Woodturning Safety Tips for New and Experienced Woodturners
Woodturning Safety Tips:
If there’s one thing that we can’t stress enough, it’s safety. Woodturning is an art that uses wood to create, craft and sculpt and huge variety of objects. Those who are skilled have mastered the art of woodturning can make everything from bowls to jewelry boxes as well as sculptures and elaborate pieces of furniture. Woodturning safety tips are important for everyone from the master to someone with little or no experience.
Equipment that is not working correctly, having distractions or many times, inexperience can contribute to losing a finger or facing a chemical burn. Most of these situations are avoidable and by following basic woodturning safety tips, you can help protect yourself against serious injury.
If you have additional woodturning safety tips that are not on our list, please send us a message and we will be happy to vett your message and add the tip to our website
Alcohol: Alcohol and machinery don’t mix. If you are going to have a drink do it after you are done in the shop. Regardless of how little you have it will impair your judgment and your reflexes making turning very difficult at best if not dangerous.
Drugs: If you are on any medication that will impair your judgment or reflexes or makes you sleepy, stay out of the shop when you are taking it. If you use illicit drugs, don’t go into the shop when you take them.
Eye Protection: This is an absolute must. Safety glasses are required even if no machinery is on. A face shield is highly recommended. It should be used along with safety glasses. The shield not only protects your eyes more but also keeps shavings out of your mouth and nose as well as protecting your face from flying objects.
Dust: This is a hazard in any wood or metal shop. The best we can hope for is to control how much escapes into the ambient air. Sanding especially puts a lot of dust in the air but cutting and scraping do so as well. A dust collector is a necessity especially when sanding. At a minimum you should wear a dust mask. Many people wear a half face dust mask that looks much like a gas mask. An Airmate helmet acts as a face shield and dust mask in one, protecting one’s head with the plastic helmet and supplying positive pressure filtered air flow over the face. Dust protection is most important especially if you have chronic respiratory conditions or asthma.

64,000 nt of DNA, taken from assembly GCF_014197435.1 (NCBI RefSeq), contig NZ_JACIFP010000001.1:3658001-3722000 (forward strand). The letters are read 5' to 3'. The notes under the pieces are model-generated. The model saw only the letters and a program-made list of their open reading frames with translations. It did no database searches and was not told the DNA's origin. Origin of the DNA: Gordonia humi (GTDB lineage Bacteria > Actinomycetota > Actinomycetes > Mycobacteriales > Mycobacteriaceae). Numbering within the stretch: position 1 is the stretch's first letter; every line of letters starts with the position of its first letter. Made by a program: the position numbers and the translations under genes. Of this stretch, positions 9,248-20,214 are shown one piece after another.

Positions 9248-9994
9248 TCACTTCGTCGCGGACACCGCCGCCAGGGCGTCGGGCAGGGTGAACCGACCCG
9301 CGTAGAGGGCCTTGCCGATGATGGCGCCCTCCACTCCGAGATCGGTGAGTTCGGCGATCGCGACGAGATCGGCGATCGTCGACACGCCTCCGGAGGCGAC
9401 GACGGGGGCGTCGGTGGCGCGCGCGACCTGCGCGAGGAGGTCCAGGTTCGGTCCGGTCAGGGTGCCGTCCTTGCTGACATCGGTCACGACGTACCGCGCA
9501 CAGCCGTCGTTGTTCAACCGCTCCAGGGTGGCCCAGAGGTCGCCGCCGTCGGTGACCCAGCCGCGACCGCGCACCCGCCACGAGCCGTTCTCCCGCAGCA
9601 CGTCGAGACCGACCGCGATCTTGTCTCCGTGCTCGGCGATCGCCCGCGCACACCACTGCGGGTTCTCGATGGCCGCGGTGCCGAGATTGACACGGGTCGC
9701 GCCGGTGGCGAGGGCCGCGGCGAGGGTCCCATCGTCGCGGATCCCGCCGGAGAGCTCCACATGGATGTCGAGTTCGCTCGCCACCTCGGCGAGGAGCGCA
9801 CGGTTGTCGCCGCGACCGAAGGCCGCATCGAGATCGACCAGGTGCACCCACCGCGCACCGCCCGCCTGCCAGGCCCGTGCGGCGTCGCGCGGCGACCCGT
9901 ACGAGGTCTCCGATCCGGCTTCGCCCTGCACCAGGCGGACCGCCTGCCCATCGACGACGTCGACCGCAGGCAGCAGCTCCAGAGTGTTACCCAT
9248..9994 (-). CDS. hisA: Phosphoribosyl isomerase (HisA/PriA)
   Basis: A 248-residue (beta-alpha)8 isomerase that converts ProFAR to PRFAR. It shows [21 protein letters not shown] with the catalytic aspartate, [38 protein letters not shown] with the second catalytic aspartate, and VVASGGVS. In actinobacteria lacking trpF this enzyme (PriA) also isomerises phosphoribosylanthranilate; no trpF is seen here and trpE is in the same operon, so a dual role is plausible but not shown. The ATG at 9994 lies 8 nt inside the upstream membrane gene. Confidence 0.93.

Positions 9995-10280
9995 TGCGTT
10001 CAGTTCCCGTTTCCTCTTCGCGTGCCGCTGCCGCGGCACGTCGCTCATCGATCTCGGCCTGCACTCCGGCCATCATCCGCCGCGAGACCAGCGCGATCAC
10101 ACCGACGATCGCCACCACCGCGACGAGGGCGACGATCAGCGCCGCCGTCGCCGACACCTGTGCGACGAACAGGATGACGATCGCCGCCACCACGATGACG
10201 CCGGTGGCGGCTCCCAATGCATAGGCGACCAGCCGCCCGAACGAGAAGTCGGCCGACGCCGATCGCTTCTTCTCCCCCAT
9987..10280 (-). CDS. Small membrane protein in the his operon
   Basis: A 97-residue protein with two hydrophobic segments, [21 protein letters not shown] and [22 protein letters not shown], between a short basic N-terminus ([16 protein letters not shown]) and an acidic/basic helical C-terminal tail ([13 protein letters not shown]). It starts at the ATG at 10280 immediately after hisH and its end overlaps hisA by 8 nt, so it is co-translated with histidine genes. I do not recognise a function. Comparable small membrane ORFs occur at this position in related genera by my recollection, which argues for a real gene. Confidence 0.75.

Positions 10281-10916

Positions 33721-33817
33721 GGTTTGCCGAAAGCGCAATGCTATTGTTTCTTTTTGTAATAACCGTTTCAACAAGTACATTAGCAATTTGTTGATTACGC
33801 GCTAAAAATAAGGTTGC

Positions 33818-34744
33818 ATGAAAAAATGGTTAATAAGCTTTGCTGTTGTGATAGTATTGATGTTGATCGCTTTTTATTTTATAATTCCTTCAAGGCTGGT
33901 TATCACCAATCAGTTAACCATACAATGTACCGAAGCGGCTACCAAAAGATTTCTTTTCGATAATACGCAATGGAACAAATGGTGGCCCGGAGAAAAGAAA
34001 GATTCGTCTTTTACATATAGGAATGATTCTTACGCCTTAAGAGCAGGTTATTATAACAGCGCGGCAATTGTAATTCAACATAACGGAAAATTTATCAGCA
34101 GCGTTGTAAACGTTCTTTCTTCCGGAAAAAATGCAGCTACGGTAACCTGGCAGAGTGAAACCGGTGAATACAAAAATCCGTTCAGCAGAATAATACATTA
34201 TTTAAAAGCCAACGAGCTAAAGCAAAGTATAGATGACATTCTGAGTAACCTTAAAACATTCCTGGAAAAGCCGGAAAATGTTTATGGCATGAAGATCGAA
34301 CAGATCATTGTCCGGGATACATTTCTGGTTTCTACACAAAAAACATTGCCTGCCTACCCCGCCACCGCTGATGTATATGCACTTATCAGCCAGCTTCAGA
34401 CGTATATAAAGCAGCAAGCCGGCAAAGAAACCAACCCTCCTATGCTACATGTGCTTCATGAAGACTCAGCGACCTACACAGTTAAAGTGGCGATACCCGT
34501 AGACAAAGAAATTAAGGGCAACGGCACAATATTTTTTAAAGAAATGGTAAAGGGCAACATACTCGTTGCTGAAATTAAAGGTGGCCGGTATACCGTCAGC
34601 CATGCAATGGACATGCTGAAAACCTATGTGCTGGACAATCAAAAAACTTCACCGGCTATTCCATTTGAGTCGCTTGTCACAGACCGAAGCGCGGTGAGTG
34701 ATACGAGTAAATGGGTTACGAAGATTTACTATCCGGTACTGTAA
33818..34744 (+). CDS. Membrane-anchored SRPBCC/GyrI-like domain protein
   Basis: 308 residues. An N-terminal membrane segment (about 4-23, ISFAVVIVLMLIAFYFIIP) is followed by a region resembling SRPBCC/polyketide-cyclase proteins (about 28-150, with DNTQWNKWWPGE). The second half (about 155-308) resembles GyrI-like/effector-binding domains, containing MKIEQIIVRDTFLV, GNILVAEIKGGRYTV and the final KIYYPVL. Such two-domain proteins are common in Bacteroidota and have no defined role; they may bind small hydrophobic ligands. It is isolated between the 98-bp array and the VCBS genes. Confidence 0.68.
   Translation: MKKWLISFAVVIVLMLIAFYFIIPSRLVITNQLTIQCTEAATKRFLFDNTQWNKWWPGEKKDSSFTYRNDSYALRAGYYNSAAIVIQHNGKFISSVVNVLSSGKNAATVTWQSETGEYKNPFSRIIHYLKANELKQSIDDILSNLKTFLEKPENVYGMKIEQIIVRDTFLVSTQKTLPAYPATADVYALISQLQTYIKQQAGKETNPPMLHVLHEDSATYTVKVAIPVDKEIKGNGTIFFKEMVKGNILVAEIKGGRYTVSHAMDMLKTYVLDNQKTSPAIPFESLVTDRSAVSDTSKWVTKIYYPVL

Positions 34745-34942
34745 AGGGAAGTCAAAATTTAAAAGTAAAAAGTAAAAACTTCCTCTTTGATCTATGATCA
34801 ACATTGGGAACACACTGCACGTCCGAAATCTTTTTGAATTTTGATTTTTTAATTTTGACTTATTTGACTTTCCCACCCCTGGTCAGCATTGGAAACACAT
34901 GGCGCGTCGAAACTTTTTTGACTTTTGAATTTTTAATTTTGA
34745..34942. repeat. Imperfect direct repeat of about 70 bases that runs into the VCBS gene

Lighting: Sufficient lighting is always necessary. Your shop must be well lit and task lighting should be used at all work centers. The task lighting lets you see things that you would not see without it. A good mix is fluorescent overheads and LED task lights. If you turn miniatures then a lighted magnifier may be used as well.
Footwear: Sturdy footwear is a must. Tools do fall off the lath bed or are dropped by the operator and good footwear will prevent impaling your feet. Stepping on debris on the floor also has the potential of injuring your foot. Good footwear will also prevent excessive tiredness of leg and back muscles.
Clothing: Never wear loose fitting clothing while working on any shop equipment, especially a lathe. The motion of the equipment and the stock can easily entangle any loose clothing. It is also advantageous to wear clothing that fits snugly about the wrists, neck, and waste. This prevents shavings and chips from getting under your clothing and irritating you. Flannel or chamois is probably not a good choice for a turning shirt as chips and sanding dust tends to cling to it readily.